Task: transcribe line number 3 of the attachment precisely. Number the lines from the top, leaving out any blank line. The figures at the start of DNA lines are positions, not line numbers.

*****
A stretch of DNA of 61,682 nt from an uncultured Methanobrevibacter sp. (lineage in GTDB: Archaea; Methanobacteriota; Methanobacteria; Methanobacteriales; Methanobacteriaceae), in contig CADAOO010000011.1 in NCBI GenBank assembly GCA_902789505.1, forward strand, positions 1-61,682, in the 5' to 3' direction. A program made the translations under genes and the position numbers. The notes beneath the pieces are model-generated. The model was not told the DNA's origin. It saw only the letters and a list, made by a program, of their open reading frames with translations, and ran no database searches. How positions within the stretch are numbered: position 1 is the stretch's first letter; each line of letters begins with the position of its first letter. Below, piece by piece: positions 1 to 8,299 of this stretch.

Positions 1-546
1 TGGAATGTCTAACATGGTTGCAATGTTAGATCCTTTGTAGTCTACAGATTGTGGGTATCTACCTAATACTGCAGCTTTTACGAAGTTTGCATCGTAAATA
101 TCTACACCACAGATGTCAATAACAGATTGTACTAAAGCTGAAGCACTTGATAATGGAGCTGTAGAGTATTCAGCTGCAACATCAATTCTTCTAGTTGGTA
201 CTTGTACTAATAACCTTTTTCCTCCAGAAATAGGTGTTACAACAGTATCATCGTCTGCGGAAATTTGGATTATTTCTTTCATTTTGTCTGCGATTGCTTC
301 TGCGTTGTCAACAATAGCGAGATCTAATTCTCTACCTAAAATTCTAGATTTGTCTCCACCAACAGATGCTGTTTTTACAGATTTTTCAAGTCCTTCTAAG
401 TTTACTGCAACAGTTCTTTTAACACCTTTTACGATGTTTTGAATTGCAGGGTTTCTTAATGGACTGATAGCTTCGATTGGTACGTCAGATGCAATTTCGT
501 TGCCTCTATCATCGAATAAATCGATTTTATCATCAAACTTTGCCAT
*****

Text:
1 TGGAATGTCTAACATGGTTGCAATGTTAGATCCTTTGTAGTCTACAGATTGTGGGTATCTACCTAATACTGCAGCTTTTACGAAGTTTGCATCGTAAATA